• Debt: You can think of this option as you becoming a loaner to the startup. You get an interest that depends on how the business performs over time. 
  • Convertible note: this contract turns debt into shares when the startup reaches an agreed-upon goal. You make money when the company goes public or is purchased by another. 
  • Stock: this usually applies to later-stage companies. These startups can allow you to buy shares, but keep in mind that you can't sell them the same way you would a publicly-traded company. Again, you make money when the company is sold or goes public. 
  • Dividends are the most common option for later-stage startups that have achieved success. Investors can buy shares that pay annual dividends. Not all investors can apply, nor do all startups offer this option. 

Before going through with the investment, be sure to soak up all the details of this fascinating world. After all, an investment conveys risk, and the more prepared you are, the better. Unfortunately, there's a downside.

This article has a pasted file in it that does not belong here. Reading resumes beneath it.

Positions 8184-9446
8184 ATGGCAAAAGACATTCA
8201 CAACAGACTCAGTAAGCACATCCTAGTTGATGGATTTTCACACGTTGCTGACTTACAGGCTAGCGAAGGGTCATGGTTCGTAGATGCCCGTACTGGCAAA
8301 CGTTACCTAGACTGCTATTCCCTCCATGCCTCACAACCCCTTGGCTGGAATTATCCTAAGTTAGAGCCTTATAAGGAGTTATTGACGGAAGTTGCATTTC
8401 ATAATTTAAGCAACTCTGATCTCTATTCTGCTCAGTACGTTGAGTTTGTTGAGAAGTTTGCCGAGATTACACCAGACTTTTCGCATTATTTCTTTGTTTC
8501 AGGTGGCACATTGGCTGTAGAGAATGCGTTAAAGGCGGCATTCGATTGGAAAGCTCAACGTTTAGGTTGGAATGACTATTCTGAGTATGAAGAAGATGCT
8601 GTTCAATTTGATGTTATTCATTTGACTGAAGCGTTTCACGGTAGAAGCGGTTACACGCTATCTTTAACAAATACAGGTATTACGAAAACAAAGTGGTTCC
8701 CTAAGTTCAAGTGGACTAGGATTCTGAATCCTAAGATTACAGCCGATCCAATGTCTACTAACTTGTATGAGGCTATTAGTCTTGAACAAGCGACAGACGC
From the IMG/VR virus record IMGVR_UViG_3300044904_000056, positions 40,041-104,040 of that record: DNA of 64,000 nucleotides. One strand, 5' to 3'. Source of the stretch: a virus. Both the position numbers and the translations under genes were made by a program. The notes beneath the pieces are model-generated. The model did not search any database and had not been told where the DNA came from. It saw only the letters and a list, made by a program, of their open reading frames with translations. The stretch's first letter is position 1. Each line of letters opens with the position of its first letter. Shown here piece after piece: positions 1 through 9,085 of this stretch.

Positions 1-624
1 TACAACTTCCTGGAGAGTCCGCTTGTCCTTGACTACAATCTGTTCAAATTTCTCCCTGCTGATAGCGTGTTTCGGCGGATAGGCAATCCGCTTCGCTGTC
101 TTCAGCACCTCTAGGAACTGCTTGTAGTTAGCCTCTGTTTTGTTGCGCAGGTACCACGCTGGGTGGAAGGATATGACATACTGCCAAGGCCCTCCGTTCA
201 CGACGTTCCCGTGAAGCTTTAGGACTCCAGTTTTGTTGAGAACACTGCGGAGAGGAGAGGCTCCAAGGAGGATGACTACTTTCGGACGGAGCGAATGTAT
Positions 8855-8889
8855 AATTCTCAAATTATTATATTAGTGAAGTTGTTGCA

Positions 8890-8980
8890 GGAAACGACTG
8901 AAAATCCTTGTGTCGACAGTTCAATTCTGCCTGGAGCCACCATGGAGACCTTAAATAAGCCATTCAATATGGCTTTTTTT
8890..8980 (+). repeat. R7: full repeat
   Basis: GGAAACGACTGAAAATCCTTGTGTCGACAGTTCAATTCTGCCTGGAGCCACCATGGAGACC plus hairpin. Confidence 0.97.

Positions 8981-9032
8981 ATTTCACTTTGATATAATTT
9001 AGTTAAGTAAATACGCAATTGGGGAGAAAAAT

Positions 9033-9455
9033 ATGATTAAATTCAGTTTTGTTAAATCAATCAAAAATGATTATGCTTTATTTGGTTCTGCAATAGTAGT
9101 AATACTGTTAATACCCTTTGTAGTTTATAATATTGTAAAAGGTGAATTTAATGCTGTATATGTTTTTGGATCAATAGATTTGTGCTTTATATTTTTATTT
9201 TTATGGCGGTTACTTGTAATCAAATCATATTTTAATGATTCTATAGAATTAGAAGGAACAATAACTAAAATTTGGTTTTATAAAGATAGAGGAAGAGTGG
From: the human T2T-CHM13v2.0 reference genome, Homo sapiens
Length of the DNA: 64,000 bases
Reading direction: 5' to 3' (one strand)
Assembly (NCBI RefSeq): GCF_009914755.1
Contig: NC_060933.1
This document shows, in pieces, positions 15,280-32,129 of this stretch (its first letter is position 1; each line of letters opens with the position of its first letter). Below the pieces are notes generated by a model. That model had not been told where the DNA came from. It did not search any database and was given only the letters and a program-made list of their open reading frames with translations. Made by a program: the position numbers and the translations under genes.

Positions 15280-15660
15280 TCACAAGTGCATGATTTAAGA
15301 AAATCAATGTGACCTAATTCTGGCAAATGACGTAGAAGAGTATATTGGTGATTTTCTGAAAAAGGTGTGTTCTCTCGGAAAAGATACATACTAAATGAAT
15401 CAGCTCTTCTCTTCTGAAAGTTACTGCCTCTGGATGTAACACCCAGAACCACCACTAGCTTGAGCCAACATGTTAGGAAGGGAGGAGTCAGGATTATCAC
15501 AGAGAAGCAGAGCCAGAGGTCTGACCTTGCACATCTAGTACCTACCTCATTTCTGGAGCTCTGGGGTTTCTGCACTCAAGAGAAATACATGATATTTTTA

Why do startups fail?

There's no way to deny that the thought of a startup is exciting. There's a chance to innovate and bring a new solution to the market. However, a startup has more chances of failing than making it big. Now, that's not to dishearten you. In fact, it's the total opposite. The more you know, the more you can help your startup achieve success. 

In this section, we're detailing why a startup could fail. Remember that these aren't the only reasons, but understanding why they happen is valuable for your startup's success. 

Running out of cash.

Startups fail for several reasons, but the leading cause is running out of cash. Around 40% of startups fail because they run out of money or fail to raise new capital. This can happen because a company fails to take action and seek more funding sooner. 

A startup can burn through money fast, and if founders ignore this, they can find themselves rushing to raise more capital. As a result, they end up with too little, too late. Keep in mind that this can happen even if the idea is excellent. 

External factors can also contribute to a startup running out of cash. For example, if there are economic challenges, it might be harder for investors to dish out money. While this situation is out of the founders' control, it's best to prepare. A business plan and the discipline to be on top of the financials are critical steps. 

There's no market

So, you've come up with the best idea. It's a perfect solution to a problem that you think is tormenting the entire world, but there's a problem. No one is buying it. There's no market.